10 May 2019
Intel has announced that its forthcoming Xe graphics architecture will support hardware-based ray- tracing. Intel announced this new at FMX graphics trade show in Germany. Note the Xe is primarily designed for data centers but a report claims, there will be a second architecture for discrete graphics card aimed at the consumer market, just like Nvidia’s.
The Xe graphics architecture is going to be Intel’s low-to-high power graphics solutions and will scale from integrated graphics chips on CPUs, up to discrete mid-range and data center/AI cards.
Intel envisions that hardware-based ray tracing on its Xe architecture will be utilized for visual effects and animated films.
The support for the ray-tracing in Intel’s graphics cards will heat up the competition with Nvidia’s new Turing graphics architecture. Note that while Nvidia’s GeForce RTX graphics are targeted at consumer desktops, Intel’s XE graphics architecture is used primarily for data centers.
However, according to Tom’s Hardware, Intel will split the Xe graphics solutions into two distinct architectures, with both integrated and discrete graphics cards for the consumer market and discrete cards for the data center. The cards will come wielding the 10nm process and should arrive in 2020.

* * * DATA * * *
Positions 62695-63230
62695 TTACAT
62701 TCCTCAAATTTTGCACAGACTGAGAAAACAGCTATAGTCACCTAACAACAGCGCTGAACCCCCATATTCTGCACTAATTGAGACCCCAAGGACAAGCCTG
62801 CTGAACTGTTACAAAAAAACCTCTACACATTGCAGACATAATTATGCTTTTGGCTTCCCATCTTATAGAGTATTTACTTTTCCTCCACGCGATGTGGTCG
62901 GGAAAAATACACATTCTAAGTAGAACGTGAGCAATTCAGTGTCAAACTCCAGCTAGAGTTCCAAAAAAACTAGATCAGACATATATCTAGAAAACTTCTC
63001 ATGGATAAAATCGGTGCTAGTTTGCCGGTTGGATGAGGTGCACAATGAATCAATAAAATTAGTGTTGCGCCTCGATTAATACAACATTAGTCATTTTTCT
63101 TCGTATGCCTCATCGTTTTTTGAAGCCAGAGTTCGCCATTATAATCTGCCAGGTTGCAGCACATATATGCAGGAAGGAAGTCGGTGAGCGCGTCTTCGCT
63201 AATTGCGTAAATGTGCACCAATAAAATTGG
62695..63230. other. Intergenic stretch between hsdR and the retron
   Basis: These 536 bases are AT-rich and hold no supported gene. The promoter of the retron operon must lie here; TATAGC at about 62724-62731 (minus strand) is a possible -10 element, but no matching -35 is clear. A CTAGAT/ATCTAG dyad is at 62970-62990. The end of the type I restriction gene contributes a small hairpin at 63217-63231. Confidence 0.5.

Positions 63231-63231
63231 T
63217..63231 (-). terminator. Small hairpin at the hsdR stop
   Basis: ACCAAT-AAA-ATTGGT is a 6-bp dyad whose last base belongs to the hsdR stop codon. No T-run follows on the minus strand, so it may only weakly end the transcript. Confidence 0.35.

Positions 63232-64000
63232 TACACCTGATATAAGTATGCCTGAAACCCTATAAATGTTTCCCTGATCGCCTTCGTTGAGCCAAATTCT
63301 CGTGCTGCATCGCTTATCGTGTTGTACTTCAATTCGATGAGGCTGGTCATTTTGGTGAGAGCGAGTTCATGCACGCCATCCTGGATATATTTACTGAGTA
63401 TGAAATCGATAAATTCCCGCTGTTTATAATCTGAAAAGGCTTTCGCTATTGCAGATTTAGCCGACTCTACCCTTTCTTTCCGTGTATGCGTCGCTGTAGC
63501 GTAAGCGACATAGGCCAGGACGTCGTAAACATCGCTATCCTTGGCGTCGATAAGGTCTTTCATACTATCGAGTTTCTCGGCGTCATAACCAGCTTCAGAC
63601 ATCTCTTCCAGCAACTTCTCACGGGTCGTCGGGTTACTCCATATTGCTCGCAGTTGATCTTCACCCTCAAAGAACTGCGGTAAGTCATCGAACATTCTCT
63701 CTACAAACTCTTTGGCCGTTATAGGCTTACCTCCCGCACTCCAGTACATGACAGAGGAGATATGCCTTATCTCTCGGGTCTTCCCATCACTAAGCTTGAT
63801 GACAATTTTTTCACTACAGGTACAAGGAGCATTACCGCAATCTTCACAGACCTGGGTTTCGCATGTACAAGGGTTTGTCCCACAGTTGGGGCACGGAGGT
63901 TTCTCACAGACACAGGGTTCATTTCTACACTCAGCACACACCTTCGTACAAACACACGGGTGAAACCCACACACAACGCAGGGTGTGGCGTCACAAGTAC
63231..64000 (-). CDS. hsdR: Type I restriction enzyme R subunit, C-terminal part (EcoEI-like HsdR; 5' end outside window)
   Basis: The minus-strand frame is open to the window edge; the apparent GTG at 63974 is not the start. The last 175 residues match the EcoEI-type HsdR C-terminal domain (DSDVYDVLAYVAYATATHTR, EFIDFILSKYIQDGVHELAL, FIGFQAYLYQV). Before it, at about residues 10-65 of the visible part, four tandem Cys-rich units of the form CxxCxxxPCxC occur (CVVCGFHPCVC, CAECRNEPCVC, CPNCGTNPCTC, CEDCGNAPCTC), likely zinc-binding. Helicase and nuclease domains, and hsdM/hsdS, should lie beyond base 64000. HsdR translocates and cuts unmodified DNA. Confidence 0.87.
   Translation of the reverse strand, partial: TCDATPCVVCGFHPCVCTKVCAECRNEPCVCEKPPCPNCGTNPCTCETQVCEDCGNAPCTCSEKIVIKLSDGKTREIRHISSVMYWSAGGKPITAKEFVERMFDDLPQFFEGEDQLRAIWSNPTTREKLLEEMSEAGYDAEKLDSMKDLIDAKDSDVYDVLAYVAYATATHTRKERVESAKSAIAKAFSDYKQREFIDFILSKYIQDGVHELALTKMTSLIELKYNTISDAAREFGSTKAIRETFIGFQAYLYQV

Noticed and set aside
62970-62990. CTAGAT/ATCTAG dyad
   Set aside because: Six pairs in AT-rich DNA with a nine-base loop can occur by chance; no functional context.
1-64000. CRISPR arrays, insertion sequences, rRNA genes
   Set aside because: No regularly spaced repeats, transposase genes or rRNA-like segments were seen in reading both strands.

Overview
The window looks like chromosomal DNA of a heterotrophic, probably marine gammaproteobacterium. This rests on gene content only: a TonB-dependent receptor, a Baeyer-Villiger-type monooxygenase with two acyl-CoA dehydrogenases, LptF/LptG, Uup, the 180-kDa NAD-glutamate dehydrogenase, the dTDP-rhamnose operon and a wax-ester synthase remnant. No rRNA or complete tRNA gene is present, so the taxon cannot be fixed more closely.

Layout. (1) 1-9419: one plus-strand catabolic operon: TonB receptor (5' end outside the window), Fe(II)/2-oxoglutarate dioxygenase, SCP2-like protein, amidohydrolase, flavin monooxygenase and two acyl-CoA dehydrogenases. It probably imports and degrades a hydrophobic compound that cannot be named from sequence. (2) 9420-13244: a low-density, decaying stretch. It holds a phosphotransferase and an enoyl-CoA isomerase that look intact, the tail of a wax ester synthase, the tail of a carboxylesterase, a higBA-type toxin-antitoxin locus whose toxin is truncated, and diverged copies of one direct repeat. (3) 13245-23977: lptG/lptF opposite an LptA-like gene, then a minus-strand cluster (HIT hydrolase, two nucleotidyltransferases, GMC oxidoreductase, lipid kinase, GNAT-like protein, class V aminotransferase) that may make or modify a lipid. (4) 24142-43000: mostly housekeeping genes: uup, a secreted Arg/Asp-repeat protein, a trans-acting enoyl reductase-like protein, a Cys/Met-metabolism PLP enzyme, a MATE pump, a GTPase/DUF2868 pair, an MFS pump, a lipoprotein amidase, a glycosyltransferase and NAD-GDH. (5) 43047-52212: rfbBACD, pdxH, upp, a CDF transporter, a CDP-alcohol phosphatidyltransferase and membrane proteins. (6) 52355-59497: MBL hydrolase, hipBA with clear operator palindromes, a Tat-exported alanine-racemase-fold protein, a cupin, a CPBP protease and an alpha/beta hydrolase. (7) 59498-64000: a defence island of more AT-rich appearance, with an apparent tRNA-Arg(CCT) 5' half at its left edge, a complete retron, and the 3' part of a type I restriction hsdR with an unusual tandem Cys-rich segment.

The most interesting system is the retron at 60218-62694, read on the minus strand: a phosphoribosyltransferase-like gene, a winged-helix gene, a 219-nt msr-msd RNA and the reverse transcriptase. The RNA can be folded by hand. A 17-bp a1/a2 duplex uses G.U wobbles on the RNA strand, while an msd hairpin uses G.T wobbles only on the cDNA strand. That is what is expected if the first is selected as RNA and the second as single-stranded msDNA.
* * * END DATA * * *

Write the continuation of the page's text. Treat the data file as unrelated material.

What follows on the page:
Intel, however, hasn’t given any indications if it will support ray tracing on consumer graphics but it did state in some previous interviews that it would bring unspecified new experiences to its graphics card.
Nvidia’s Turing graphics solutions also come both with and without ray tracing support, so it’s possible that Intel could adopt a similar model that could encourage customers to buy higher-priced models. Like Nvidia’s strategy, Intel might only offer ray tracing in the more expensive models.
In simple language, ray tracing is a rendering technique with a complex algorithm. It is said to be one of the most elegant and versatile algorithms that calculates the color of pixels by tracing the path that light would take if it were to travel from the eye through the virtual 3D scene. Now the fancier and the newest versions of ray tracing can create soft shadows, variations, or realistic scenes in animation films and in high-end games as well. It helps game developers to produce realistic reflections, refractions, and scattering effects, now in real-time as well.